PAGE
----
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I think the issue is that the theory is identical for 2D or 3D but the implementation for 3D is a lot harder, and tends to obscure the detail of the pathfinding algorithm.

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Well.. just like Kylotan said, patchfinding in 3d is old good 2d but with one more dimension. :D

And seriously : lets consider A* for 3d. Its the same algorithm, but you have to consider two more neighbour nodes (up and down) for every node. I made only 2d A*, but i recall that i was considering making itd 3d and i found it quite easy.

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As a pathfinding algorithm needs no graphics whatsoever in order to work, 2d or 3d are equal difficulty. I could make my 2d pathfinder into a 3d one, by adding only a few lines of code (to the 300+ already there)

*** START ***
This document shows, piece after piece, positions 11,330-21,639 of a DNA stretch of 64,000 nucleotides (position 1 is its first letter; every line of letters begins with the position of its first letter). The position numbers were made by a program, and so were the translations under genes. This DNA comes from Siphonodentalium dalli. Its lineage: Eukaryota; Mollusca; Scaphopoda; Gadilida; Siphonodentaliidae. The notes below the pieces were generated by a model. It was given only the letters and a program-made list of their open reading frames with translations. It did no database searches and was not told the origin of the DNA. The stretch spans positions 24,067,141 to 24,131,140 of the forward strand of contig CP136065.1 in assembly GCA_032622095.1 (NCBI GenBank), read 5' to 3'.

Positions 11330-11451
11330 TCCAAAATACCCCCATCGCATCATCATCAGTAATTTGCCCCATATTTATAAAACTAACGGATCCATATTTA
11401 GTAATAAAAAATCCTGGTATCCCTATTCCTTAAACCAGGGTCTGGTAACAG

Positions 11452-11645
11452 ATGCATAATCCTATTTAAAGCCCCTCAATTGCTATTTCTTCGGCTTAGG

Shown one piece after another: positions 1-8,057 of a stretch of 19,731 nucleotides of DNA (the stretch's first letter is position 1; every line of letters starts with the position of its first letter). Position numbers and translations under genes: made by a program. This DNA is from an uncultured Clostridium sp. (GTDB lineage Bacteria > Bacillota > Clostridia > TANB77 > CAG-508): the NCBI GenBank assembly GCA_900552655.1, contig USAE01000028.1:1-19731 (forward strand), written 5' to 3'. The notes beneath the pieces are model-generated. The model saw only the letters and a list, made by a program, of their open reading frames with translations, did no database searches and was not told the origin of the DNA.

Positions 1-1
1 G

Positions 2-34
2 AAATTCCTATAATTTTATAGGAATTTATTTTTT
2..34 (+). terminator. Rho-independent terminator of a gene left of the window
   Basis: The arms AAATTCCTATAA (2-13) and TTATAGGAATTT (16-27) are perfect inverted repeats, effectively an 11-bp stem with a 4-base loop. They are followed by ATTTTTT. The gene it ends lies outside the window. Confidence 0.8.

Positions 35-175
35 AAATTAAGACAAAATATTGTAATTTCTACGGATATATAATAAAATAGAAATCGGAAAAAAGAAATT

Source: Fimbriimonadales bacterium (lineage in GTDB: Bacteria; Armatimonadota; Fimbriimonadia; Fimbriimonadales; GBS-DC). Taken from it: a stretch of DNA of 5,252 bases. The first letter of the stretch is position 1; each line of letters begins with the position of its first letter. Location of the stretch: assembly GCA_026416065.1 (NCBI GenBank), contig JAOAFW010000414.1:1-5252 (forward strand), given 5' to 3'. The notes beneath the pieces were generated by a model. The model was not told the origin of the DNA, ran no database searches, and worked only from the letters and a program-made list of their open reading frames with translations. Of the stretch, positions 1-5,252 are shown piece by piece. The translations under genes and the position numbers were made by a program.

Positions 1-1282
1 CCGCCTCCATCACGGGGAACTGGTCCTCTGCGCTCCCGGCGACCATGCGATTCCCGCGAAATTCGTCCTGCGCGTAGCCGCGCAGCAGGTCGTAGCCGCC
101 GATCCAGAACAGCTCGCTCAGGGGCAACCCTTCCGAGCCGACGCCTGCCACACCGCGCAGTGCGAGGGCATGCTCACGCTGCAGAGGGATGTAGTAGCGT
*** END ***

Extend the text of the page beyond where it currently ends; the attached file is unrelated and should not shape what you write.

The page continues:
I could also imagine making a slightly more generic version (perhaps using templating or polymorphism) that would work in n dimensions regardless of n.

The only difference would be that visualisation is much more difficult.

I would recommend that if you're developing a pathfinding algorithm, do it in 2d first, then expand it to 3d once it's working.

Bear in mind, that 2d square, 2d hextile, 3d, 4d etc, are essentially all the same algorithm.

Mark

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3rd Person shooter/Max Paynish style...the AI/pathfinding doesn't need to be as complex though.

The AI needs similar traits as Resident Evil TM or Alone in the Dark TM.

Fairly basic ideas..Zombies/monsters spawned/respawned on events that are triggered such as when the player enters a room or location,find player...move to his location...Evade etc etc.
Shoot zombie/MPC,zombie falls..gets back up...you get the basic idea.

Need to have path's or(waypoints) for zombies/NPC to wander,go to and find.

The path-finding/navigation is proving to be the most difficult part to get up and running in 3D/directX -;)

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Does anyone here use the middleware solution PathEngine?

If yes,can you give me a rough(you can be discreet by just saying " a lot! probably out of your price range!")estimate of the licensing prices.Is it reasonable for an indie-project?